Of course, today we’re not even supposed to use the term “Indians” except to identify people in India. But the term “Native Americans” is a deception. Not only is anyone born in the United States a “native American,” but the Indians present at our nation’s founding didn’t consider themselves any kind of American. This isn’t hard to understand: “America” is not only a European invention but also a European word, originating with Italian explorer Amerigo Vespucci. As for the colonial-era Indians, they considered themselves Sioux, Cherokee, Navaho, or whatever the case might have been.
This brings us to a striking and ominous reality: If our nation’s founding was so misbegotten and European colonial endeavors so discreditable — if the thesis casting aside Columbus Day is valid — then nothing “American” can be left unscathed. The Constitution, the English we speak, “American” culture and standards and even the name itself should be scrapped. After all, what’s a greater reminder of “Western imperialism”? One day a year bearing the name of a European explorer?
Or one nation bearing the name of a European explorer every day of the year?
This is the logical conclusion of the anti-Columbus Day movement, which is really just an anti-American movement. It explains why everything viewed as Western/American, from Christianity to Western historical figures and holidays to peanut-butter sandwiches, is today under attack. And it explains why at Saturday’s “Million Man March” (which attracted thousands, not millions) an unidentified American Indian woman led a chant of “Down, down USA!”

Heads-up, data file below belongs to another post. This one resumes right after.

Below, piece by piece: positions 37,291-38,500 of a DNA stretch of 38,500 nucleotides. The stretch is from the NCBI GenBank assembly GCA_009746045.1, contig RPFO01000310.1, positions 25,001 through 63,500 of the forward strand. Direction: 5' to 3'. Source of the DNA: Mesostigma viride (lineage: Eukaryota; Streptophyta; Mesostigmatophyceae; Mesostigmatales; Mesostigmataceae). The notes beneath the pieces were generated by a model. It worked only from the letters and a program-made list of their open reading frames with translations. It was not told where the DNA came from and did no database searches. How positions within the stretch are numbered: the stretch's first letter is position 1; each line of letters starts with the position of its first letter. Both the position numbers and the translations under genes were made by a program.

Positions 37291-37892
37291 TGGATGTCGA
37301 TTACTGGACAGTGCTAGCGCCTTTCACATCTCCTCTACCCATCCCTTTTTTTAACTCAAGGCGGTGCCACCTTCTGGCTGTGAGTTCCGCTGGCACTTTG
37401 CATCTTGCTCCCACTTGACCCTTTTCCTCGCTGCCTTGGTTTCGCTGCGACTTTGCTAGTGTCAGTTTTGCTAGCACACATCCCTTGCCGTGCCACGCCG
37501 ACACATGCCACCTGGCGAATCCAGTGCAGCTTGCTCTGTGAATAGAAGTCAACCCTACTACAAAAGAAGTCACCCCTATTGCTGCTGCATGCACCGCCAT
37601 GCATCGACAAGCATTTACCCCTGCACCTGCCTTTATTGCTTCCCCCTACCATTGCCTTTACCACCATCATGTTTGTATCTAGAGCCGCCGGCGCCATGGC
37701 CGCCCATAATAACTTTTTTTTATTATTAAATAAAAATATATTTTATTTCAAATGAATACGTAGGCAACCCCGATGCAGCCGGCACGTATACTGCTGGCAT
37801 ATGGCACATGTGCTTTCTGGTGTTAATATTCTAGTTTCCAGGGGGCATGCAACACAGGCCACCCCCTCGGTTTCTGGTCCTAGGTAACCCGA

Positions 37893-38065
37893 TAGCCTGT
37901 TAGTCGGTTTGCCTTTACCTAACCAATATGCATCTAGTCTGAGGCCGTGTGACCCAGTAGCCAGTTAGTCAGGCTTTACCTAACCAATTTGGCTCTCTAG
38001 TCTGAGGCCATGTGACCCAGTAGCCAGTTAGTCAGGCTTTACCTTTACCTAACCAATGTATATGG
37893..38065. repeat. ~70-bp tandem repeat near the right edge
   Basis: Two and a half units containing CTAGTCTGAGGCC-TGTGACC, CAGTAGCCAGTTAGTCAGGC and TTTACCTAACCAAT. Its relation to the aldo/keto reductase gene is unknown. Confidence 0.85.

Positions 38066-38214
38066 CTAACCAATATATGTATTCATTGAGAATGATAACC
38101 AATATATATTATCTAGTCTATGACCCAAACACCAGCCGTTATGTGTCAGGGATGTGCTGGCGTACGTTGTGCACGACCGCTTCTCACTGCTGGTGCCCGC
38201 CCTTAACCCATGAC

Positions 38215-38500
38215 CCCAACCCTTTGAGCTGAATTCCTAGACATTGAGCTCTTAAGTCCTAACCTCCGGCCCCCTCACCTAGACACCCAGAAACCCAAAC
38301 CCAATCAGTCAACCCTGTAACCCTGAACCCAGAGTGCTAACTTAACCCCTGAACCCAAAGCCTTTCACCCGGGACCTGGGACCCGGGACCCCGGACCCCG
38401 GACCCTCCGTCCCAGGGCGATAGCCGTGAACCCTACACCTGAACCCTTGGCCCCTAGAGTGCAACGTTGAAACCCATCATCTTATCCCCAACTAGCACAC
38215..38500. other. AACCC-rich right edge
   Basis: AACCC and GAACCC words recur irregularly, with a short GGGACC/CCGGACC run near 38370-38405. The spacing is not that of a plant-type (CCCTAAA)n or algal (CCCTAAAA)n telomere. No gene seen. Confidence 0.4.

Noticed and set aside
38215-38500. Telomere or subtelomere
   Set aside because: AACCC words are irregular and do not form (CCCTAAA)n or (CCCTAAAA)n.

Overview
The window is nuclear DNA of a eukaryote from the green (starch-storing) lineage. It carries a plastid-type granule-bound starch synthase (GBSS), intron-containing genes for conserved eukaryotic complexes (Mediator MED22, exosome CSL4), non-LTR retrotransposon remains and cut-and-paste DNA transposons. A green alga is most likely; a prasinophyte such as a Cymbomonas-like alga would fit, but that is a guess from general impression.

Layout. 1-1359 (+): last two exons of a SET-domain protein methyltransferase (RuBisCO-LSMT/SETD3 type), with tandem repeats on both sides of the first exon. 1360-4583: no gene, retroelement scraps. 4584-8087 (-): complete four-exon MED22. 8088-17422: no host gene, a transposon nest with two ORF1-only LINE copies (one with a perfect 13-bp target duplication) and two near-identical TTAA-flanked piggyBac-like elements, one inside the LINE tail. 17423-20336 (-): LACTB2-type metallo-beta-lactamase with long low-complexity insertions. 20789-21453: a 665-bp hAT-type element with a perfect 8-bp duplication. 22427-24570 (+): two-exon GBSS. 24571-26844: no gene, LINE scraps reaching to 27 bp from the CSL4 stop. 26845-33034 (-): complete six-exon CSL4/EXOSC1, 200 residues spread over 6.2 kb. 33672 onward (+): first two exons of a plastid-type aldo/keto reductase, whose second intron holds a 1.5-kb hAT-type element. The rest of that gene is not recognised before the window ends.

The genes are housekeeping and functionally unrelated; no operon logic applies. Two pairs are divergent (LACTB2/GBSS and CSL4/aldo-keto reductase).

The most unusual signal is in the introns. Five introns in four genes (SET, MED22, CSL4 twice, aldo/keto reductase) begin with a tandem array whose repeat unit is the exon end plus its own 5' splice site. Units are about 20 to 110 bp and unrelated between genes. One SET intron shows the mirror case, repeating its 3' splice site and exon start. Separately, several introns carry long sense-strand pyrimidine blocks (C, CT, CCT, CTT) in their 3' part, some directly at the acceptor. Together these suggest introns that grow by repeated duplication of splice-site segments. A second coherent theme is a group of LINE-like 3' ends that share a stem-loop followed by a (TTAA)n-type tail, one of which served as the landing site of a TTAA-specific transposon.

She can perhaps be commended for her honesty and ideological thoroughness, but she’s also the typical revolutionary who knows more about burning than building. What would replace a USA brought down? It wouldn’t then be dominated by headdress-wearing Indians riding horses (which themselves were brought by the Europeans) and hunting buffalo; it wouldn’t even be ruled by tribal elders. It might be a neo-Marxist totalitarian tyranny, a hodge-podge of competing fiefdoms, or the newest province in the Chinese Empire. But it would not be “Indian” in any sense, or anything Sitting Bull would have stood for.
One complaint against Columbus Day and so, so many other things, is that they reflect a Western perspective. But everything is a matter of perspective. If something is located 25⁰ N, 37⁰ W, we could ask, relative to what? The only relevant question is whether our perspective aligns with the Truth or a lie. And the truth is that we’re supposed to have a Western perspective because we’re a Western civilization — and that we should thank God, and some dead white males, that we are.
Photo: AP Images